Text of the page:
FYI: Michel has produced a set of French code charts for Unicode 13.0, based on some very extensive translation work by Patrick Andries and others over the years, to prepare a complete Unicode 13.0 NamesList.txt translated into French. These charts consist of a complete, single archival Unicode 13.0 code chart in French, and a set of block-by-block charts. (In our Editorial Committee parlance, the latter are known as the "unversioned" charts, as they are not archived for a particular version, but instead reflect the kind of block-by-block charts we post for the latest version.)
The single, archival chart is accessible in the Version 13.0 charts directory, and has also been linked form the Unicode 13.0 landing page.
The unversioned, block-by-block charts are also in place on the server, but have not been linked up yet. They require a translation of the code charts index page, still in progress. An example can be seen here:
Once the translated index page is in place, the Editorial Committee plans to announce the availability of these Version 13.0 code charts publicly. We will also be developing some contextualizing information about the French code charts to add to our existing help page for the code charts, to explain the informative status of French translations of Unicode character names.
It is currently unclear whether this set of French code charts will be a one off for Unicode 13.0, or whether a regular update can be eventually integrated into the release process for the Unicode Standard for future versions.
B. Website Topics
B1. Website Status
FYI: Recovery from the catastrophic VM failure that took down the main Unicode technical website in April is now nearly complete. Both the public web server for the technical website www.unicode.org/main.html and the corporate web server have been migrated to new, more capable VM hardware running the latest Linux. A robust backup scheme is now in place, to minimize the potential impact of any future hardware failures.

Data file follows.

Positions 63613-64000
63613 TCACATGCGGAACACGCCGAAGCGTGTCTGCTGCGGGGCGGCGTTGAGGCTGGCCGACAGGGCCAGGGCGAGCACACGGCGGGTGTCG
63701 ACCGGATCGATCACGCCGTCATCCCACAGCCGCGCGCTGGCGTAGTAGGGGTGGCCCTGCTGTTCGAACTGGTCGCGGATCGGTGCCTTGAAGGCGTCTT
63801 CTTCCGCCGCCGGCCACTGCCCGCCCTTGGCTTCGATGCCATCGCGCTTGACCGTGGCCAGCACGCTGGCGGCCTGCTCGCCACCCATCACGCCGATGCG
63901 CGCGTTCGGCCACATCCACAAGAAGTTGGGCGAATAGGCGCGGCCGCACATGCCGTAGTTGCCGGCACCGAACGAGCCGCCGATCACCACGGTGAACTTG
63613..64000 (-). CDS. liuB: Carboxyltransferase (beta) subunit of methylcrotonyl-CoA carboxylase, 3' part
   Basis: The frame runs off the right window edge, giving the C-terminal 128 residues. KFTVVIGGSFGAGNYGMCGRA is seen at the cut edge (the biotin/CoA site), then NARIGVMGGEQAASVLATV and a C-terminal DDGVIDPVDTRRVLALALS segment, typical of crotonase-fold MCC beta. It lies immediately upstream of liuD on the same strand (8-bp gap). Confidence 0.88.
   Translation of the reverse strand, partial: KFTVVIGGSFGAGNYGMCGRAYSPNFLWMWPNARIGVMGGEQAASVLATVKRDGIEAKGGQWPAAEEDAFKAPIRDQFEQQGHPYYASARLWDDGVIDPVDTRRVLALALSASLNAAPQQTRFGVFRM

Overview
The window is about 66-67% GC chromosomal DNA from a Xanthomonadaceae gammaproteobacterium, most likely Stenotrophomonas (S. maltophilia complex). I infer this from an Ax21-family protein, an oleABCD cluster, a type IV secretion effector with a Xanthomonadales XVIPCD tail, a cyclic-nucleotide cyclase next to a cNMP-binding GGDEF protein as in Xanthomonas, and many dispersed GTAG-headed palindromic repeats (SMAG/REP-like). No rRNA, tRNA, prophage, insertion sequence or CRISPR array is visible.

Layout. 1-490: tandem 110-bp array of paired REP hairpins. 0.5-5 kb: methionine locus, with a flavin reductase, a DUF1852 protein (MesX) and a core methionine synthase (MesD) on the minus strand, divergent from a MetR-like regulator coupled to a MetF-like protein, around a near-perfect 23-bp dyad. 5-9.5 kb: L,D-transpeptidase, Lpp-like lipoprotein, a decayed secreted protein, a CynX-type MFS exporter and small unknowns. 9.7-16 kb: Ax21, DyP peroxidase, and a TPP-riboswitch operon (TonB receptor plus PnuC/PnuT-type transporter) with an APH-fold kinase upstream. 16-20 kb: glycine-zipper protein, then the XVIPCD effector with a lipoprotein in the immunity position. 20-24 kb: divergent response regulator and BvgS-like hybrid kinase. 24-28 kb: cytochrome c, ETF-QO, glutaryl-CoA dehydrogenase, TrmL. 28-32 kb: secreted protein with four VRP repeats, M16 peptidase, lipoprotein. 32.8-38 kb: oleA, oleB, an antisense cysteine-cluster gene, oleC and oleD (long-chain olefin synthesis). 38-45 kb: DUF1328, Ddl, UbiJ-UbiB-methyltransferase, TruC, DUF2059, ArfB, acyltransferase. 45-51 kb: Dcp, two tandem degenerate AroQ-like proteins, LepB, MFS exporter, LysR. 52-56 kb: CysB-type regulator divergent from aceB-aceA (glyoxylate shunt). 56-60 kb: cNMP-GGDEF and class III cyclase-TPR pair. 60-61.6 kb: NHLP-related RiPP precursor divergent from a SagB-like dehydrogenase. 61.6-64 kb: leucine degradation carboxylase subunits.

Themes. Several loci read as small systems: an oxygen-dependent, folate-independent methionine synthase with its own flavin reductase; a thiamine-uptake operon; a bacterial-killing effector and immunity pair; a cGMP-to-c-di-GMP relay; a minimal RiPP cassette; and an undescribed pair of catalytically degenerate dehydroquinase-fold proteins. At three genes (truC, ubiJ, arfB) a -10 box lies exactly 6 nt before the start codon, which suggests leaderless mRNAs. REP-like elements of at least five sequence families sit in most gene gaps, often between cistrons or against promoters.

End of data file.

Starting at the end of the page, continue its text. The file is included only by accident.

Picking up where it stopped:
Mail service has been completely restored for some time now, but is all running on corp.unicode.org, instead of www.unicode.org. One lingering bit of fallout from the crash is that the old, home-brew system for archiving email of the public email list, firstname.lastname@example.org, in a fully public location, was not restored. Instead, email archiving is still done via the standard mailman interface, as has been done continuously since 2014. Archives of the email@example.com list since April are all available, but only to current list subscribers logged in via the mailman interface. All of the older, historic email archives have been fully recovered and are publicly accessible. The Editorial Committee is working on updating the documentation regarding the email archives, to minimize public confusion about their availability.
One major bit of functionality that has not yet been fully restored is the set of jsp's that used to run various Unicode tools and examples on the site. There have been numerous complaints about the unavailability of those jsp's, as the APIs have been documented for years and are widely referenced from a number of sites. The current status is that the source code for all of the jsp's has been migrated to one of our public Github repositories:
The jsp's are buildable there, and are "shovel ready to plug into the Google Cloud Platform." The infrastructure committee is working on this, to finish the steps needed to deploy. Once that deployment occurs, it should again be possible to call the jsp's from a web page.